Hospital apologise to WWII RAF veteran, 95, who trained at Bletchley Park after he was forced to wait 26 HOURS in corridor on A&E trolley before being given a bed
- Stanley Solomon fell ill at his nursing home in Nottingham on Sunday
- He was taken to hospital by ambulance where he was placed onto a trolley
- He spent 26 hours in a corridor before being admitted to a hospital ward
- Queen’s Medical Centre in Nottingham apologised to Mr Solomon
A WWII veteran, 95, spent 26 hours stuck on a corridor languishing on an A&E trolley while awaiting admission onto a ward.
Stanley Solomons, who trained at the top secret Bletchley Park code cracking station fell ill at the nursing home where he lives in Nottingham over the weekend.
He was taken to the Queen‘s Medical Centre in Nottingham on Sunday where he was placed on a trolley and left on a corridor overnight.
His daughter, Rachael Ellis told the BBC that she was ‘shocked’ by the number of people in the corridor. She said staff working in those conditions were ‘heroic’.
Stanley Solomons, who trained at the top secret Bletchley Park code cracking station fell ill at the nursing home where he lives in Nottingham over the weekend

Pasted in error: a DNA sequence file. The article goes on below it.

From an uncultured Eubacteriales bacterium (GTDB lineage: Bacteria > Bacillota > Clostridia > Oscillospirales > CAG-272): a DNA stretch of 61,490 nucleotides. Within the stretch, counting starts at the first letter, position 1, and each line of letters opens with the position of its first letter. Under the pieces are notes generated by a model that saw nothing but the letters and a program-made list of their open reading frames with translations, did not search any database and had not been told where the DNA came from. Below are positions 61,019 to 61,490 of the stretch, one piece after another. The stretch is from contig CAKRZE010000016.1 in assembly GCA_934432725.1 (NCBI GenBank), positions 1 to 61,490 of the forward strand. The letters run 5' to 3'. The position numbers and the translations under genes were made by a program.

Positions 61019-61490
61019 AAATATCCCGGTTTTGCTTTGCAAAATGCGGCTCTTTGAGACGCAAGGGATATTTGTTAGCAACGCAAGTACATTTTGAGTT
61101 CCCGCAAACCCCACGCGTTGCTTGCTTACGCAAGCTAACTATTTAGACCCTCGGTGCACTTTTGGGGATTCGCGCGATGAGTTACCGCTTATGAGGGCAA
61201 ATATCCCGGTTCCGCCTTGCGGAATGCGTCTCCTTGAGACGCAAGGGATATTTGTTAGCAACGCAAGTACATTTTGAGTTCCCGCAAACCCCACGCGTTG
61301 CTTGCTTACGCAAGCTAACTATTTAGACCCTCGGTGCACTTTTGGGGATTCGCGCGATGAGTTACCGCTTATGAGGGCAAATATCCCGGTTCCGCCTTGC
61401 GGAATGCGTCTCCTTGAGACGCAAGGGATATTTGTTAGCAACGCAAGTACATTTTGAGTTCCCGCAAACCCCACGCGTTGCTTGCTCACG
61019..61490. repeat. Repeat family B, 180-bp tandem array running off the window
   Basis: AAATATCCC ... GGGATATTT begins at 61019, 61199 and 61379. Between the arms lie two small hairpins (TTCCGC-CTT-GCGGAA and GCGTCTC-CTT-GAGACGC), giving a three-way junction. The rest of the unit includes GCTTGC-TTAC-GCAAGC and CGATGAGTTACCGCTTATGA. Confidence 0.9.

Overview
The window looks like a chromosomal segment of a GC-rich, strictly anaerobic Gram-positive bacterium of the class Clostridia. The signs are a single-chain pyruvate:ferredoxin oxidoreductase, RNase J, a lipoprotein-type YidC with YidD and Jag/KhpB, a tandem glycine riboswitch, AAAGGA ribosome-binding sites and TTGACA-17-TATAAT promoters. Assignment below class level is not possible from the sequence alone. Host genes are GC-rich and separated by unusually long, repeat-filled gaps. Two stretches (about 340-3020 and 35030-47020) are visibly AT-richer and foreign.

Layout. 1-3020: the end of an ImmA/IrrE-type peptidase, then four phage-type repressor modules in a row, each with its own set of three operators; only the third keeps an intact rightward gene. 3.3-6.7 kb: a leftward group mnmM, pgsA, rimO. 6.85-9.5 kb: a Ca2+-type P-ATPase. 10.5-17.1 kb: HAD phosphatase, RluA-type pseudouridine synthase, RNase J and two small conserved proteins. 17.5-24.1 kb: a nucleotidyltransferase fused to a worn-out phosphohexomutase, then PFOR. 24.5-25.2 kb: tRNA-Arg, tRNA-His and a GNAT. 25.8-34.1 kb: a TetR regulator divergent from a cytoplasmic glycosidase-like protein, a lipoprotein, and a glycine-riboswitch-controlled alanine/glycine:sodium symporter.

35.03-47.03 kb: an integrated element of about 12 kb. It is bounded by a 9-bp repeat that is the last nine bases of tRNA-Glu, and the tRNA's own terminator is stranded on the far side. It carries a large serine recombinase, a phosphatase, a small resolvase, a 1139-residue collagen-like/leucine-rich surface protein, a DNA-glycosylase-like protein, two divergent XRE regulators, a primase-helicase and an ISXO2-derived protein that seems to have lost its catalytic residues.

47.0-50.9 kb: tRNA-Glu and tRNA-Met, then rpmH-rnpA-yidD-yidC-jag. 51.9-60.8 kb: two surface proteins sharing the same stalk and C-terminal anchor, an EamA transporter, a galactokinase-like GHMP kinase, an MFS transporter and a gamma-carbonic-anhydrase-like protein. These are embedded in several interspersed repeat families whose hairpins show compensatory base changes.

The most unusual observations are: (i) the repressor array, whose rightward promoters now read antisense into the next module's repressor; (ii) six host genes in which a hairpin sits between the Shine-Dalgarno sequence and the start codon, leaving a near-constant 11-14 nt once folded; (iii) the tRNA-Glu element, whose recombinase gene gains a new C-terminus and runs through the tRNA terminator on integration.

Queen’s Medical Centre in Nottingham later apologised to Mr Solomon and his family for the length of time he was stuck on a corridor
She said: ‘When I saw all the people waiting on trolleys, I was shocked. You hear about these things but to see it is another thing entirely. They were lined up in any space they could find.
‘I saw another corridor which was packed with more patients and paramedics. These were people who had come by ambulance and were waiting to be admitted.
‘The heroic staff though, they were amazing – they were run ragged. They just kept going… I was amazed at their stamina.’
Mr Solomons, who served with the RAF was posted to a listening station in Hong Kong.
The hospital apologised to Mr Solomons and his family.
Nottingham University Hospitals NHS Trust’s chief operating officer Lisa Kelly said in a statement: ‘We sincerely apologise to Mr Solomons and his family for the delay he has faced being transferred to a ward following his care and treatment in our emergency department.
‘This is not the service we aim to provide our patients with.
‘Our staff are working incredibly hard to offer the best care and we continue to work with our partners across Nottinghamshire’s health and social care system to discharge patients no longer needing an acute hospital bed.’